Early years bridging the generation gap in Bristol
Projects which bring together Bristol’s older people with youngsters are setting up across Bristol in a bid to unite generations, strengthen communities and reduce social isolation.
The positive impact that intergenerational working can have recently featured in a Channel 4 documentary, Old People’s Home for Four Year Olds, which highlighted the benefits of young children visiting care homes. There are many other projects following a similar path across the city.
Councillor Claire Hiscott, Cabinet Member for education and skills, said:
“Children’s centres have a key part to play in keeping older people connected to their local communities, so we are encouraging all centres to consider ways to promote intergenerational learning. Bristol’s a Learning City, which means we believe in partnership working to promote learning at all ages, and the benefits of this can be truly remarkable. Both older people and young children can benefit from interacting with each other.”
Examples of children’s centres and nurseries leading the way in connecting with older members of society can be found across the city.
Southern Links Children’s Centre in Stockwood has been regularly taking children, along with their parents, on visits to the local Hengrove Lodge care home. Stockwood has a high percentage of older people living in the area so the children’s centre is also looking at other ways to decrease social isolation and make sure residents feel part of the community.
Lil Bower, Centre Manager at the children’s centre, said:
“It’s amazing to see how the older people wake up in the presence of the children – the joy is plain to see on their faces. One of the most remarkable moments so far has been one lady who suffers with dementia being able to recall her son’s name after meeting a little boy from our children’s centre. When I asked her previously whether she had children of her own she wasn’t sure. The visits have been such a success that we’re now looking at extending these to other care homes in the area.”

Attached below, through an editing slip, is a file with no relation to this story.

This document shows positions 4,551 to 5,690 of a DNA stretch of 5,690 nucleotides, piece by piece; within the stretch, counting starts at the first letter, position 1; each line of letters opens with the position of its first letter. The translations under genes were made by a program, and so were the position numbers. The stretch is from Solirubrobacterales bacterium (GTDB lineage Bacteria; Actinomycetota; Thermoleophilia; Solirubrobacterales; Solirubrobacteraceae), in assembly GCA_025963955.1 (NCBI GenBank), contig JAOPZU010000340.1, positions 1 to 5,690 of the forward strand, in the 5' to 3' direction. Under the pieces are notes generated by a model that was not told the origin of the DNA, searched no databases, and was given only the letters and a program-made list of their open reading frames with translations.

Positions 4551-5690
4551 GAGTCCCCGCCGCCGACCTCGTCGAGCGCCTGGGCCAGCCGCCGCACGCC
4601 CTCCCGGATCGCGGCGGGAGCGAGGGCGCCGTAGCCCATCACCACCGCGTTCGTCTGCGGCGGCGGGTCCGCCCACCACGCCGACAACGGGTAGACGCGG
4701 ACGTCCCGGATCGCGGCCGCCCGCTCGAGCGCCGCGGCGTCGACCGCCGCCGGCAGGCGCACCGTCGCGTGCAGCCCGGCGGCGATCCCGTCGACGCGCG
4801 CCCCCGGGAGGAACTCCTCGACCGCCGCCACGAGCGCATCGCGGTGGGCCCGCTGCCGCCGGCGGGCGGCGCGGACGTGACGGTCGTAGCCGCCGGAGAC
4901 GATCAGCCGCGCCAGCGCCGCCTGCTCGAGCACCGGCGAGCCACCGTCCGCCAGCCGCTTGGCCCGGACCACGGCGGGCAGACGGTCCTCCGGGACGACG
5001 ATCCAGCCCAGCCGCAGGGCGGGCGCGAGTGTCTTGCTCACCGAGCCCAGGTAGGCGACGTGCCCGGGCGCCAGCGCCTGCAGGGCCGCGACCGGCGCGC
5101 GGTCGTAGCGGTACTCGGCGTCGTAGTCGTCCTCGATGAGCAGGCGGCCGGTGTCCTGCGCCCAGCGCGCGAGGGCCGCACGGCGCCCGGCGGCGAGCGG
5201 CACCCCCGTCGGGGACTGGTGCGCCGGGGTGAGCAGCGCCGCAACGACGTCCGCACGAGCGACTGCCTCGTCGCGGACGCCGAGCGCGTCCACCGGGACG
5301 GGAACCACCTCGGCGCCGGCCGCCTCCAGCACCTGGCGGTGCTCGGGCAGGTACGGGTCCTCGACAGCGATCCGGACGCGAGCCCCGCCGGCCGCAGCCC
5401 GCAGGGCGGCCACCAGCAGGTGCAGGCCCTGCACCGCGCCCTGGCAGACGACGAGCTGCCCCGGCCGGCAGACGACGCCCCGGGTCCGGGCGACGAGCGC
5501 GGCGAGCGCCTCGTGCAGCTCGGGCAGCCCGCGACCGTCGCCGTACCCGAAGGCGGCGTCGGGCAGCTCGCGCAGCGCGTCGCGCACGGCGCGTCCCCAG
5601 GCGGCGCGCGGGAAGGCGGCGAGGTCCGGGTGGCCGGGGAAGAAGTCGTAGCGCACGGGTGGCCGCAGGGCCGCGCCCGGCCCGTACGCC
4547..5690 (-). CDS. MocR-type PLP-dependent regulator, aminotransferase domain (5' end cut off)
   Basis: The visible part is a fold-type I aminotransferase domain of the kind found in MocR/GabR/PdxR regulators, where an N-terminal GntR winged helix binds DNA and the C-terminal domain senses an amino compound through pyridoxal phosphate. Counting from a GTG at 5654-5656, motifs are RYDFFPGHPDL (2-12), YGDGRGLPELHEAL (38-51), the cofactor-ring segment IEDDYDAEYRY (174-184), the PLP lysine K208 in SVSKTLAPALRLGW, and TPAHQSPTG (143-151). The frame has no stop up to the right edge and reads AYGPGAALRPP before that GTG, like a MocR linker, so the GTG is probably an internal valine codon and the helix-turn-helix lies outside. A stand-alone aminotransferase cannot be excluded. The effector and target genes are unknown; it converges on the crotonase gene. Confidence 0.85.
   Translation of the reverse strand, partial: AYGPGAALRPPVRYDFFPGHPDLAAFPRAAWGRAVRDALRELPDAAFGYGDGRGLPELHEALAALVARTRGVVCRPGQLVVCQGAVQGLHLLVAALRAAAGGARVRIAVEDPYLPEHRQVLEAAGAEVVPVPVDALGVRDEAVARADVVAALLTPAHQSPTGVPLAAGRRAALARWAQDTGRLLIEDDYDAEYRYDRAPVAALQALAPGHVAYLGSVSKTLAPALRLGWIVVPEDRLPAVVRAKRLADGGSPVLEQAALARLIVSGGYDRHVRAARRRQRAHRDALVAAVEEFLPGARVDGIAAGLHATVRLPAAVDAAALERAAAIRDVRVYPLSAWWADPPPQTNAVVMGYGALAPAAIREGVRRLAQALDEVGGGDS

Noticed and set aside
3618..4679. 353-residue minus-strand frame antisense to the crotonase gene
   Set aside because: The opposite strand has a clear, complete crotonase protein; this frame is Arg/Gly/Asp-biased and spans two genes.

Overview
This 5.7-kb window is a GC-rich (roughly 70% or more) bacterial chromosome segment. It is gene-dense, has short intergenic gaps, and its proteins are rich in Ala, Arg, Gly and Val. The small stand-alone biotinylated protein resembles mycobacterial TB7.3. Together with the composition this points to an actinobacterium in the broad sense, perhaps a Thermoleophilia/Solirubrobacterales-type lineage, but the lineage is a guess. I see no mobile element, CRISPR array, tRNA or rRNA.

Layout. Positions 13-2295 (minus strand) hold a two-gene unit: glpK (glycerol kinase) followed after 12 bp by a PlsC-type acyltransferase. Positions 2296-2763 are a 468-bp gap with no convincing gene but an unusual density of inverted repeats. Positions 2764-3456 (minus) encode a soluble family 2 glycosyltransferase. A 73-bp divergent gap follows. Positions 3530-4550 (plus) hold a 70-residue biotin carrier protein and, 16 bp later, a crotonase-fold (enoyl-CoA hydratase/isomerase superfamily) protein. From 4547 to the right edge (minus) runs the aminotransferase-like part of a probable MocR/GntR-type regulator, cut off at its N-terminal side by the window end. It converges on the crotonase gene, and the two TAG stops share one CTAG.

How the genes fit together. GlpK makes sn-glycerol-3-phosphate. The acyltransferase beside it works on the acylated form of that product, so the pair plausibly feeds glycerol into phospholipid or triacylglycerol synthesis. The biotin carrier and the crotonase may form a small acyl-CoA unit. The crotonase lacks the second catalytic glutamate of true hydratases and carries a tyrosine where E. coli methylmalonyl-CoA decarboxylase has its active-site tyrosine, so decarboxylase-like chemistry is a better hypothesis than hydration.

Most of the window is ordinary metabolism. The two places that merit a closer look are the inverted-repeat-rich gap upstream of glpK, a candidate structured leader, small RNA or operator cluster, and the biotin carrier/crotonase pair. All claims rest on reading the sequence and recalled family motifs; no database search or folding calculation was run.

Knowle West Early Years Centre is also thinking innovatively about intergenerational work and is developing an art project to create a wall hanging celebrating memories of the local area. Parents from the centre are working with older people on the artwork, and they recently took a trip to Cirencester together on the community bus to visit a Grayson Perry tapestry exhibition for inspiration. Alongside this the centre is working in partnership with Knowle West Media Centre on a project where grandparents attend a weekly group with their grandchildren to explore new experiences together and record stories about what it means to be a grandparent.
Sarah Salmon, headteacher at the centre, said:
“We need to change our perceptions of ageing and value the contributions that older people can make to our society. We have found this part of the population has so much to give and they enjoyed being a part of things that are going on at the centre, so much so that we’ve recently invited some of the older members of our community to join the children for lunch. The children have also joined the local walking group run by the Healthy Living Centre in Filwood, so they can get out and about with older people too.”
Other examples can be found at Speedwell Nursery School and Children’s Centre, which is bringing generations together by regenerating the local park and community centre, supported by the Rotary Club. Children from Beckett Hall Nursery have been been visiting a local care home for the past year, and the managers are hoping to bring the residents to the nursery for the children’s Christmas play. The Southville Community Development Association was involved with the Channel 4 documentary and some of the children have continued to visit the older people they met as part of the programme. The children have also started to visit another local care home and managers are looking towards European models, such as where nurseries are based within care homes, to see what they can learn.